Yeah, it'll cost me a few bucks.  But, frankly, just for the pure joy of going against the grain - and of doing it while it's still legal - I'm going to do it.

Also, while I'm in Washington, I'm going to purchase expensive clothes, doubtlessly produced by Asian child labourers.  Needless to say, I feel good right now.

Pictures after the break.

Posted by Adam T. Yoshida on March 29, 2008 in Science | Permalink | Comments (13) | TrackBack

My house will be lit up bright

Koreareu121006_228x295_3 As this recent satellite image proves, every hour is "Earth Hour" in North Korea.

Anyway, I plan to have every incandescent light bulb in my house lit tonight, so that when aliens peer down on the planet tonight between 8 and 9 PM, they will know at least one human didn't succumb to group think.

Posted by Gerry Nicholls on March 29, 2008 | Permalink | Comments (21) | TrackBack

Friday, March 28, 2008

McCain's First General Election Ad

This is very good stuff. One of the many things that McCain has going for him is that whoever's cutting his ads has a light, subtle, and slightly sublime touch.

Though, best of all, the ad demonstrates that the McCain campaign is prepared to launch a devastating flank assault on Obama. Notice the way that they contrast McCain's experience, courage, and patriotism with Obama's seeming lack of the same. Without even mentioning anyone else's name, I should add.

It's perfect. This is where the McCain campaign needs to be. Strong on the issues - in particular making the case on the economy - but focusing on McCain's very strong personal appeal and heroic image.

Others, including yours truly, will be more than prepared to take the low road with regard to Obama.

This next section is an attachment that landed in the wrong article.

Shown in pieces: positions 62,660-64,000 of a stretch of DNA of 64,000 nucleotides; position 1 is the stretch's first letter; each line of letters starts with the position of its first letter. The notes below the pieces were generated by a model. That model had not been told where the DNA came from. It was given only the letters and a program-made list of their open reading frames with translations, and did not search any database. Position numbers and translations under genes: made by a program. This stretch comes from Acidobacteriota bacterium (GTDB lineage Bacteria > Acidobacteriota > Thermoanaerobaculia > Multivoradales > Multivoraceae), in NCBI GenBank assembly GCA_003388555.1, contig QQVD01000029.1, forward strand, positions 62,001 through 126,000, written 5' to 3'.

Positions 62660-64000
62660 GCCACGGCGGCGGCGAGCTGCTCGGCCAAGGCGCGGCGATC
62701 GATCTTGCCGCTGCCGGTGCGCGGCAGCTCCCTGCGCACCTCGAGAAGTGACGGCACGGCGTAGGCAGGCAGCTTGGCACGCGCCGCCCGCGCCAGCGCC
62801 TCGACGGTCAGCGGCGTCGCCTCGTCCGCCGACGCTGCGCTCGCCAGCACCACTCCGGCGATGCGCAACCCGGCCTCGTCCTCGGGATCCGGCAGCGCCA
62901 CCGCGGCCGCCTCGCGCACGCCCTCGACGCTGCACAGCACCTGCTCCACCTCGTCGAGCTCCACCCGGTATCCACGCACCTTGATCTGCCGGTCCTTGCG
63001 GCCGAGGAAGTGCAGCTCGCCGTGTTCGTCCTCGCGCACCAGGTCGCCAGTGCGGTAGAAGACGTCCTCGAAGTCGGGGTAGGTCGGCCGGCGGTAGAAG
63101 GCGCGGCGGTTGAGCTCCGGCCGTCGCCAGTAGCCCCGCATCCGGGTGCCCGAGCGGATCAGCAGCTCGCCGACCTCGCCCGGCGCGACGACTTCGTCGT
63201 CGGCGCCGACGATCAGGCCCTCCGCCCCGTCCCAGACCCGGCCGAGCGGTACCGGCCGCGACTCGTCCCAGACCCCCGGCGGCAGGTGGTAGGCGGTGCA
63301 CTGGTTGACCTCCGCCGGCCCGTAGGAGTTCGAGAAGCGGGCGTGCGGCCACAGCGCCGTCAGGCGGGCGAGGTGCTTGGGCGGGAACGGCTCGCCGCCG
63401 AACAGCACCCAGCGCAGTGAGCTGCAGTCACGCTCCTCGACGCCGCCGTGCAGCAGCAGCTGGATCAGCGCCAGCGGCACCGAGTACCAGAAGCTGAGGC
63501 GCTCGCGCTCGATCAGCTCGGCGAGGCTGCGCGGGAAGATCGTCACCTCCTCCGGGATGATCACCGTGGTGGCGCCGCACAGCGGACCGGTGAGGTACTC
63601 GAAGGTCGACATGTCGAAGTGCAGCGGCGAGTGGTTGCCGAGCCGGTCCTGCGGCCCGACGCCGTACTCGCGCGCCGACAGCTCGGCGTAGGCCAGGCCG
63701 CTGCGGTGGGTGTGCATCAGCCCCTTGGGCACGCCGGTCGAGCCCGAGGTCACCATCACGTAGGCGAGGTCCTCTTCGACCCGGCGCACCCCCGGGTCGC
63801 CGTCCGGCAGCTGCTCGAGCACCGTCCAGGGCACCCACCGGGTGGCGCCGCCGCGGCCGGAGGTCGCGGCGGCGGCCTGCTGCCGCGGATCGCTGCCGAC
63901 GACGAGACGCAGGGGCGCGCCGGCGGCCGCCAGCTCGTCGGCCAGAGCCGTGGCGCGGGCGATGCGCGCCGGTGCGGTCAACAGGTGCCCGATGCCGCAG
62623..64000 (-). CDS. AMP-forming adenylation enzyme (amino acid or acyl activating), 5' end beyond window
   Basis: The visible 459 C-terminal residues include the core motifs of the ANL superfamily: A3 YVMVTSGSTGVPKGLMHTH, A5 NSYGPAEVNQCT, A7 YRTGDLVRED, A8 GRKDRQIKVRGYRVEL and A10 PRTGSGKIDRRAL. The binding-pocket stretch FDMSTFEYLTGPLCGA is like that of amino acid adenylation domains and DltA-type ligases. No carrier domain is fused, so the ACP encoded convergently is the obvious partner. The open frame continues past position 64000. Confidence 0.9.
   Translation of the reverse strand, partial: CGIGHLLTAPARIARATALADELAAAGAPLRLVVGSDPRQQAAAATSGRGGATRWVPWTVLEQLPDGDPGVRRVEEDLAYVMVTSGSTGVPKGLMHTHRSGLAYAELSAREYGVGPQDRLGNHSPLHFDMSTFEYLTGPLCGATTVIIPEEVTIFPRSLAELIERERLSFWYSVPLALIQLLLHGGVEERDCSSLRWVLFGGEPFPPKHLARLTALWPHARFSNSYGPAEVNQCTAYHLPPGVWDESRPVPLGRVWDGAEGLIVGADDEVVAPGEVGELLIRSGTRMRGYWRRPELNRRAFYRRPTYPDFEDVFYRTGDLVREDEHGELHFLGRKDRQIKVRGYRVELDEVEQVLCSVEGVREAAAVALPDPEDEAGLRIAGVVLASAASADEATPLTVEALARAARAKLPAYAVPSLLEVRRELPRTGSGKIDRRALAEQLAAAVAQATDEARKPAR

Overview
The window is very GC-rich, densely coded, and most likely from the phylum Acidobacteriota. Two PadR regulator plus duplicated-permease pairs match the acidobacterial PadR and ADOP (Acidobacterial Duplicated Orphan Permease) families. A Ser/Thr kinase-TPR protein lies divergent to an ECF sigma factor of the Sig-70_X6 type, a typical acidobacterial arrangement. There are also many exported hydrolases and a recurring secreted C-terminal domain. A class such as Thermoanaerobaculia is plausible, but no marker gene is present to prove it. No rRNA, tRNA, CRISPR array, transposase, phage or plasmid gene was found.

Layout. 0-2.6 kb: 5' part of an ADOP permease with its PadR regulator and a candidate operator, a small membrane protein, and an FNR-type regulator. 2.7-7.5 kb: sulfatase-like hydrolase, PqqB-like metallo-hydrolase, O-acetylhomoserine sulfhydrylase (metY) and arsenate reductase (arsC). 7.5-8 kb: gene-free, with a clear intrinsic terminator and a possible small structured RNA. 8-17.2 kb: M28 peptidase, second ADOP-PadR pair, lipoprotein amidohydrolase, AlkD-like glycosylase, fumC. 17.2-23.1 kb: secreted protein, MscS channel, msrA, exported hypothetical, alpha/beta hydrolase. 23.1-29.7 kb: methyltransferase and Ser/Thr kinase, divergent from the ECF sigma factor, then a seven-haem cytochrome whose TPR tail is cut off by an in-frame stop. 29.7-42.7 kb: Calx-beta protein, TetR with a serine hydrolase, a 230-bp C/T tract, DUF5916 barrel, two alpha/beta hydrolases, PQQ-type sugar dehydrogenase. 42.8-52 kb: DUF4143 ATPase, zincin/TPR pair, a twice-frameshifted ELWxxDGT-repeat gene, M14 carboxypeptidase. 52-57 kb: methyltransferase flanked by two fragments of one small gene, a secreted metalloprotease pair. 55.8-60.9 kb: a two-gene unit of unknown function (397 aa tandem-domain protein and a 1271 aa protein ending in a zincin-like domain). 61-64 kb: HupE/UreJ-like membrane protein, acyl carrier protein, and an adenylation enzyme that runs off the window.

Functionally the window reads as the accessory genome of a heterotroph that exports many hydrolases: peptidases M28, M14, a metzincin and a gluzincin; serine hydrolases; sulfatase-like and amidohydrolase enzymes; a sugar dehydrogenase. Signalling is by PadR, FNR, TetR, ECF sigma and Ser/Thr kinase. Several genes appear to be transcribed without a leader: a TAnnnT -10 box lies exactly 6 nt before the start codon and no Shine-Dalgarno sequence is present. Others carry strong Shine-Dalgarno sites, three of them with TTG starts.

Posted by Adam T. Yoshida on March 28, 2008 in International Politics | Permalink | Comments (7) | TrackBack

Liveleak pulls Fitna

From LiveLeak:

"Following threats to our staff of a very serious nature, and some ill informed reports from certain corners of the British media that could directly lead to the harm of some of our staff, Liveleak.com has been left with no other choice but to remove Fitna from our servers.
This is a sad day for freedom of speech on the net but we have to place the safety and well being of our staff above all else. We would like to thank the thousands of people, from all backgrounds and religions, who gave us their support. They realised LiveLeak.com is a vehicle for many opinions and not just for the support of one.
Perhaps there is still hope that this situation may produce a discussion that could benefit and educate all of us as to how we can accept one anothers culture.
We stood for what we believe in, the ability to be heard, but in the end the price was too high."

For now, the english version of the film can still be watched on Google Video. Or here, courtesy of Brussels Journal, where it is more likely to remain available:

Posted by Kalim Kassam on March 28, 2008 | Permalink | Comments (33) | TrackBack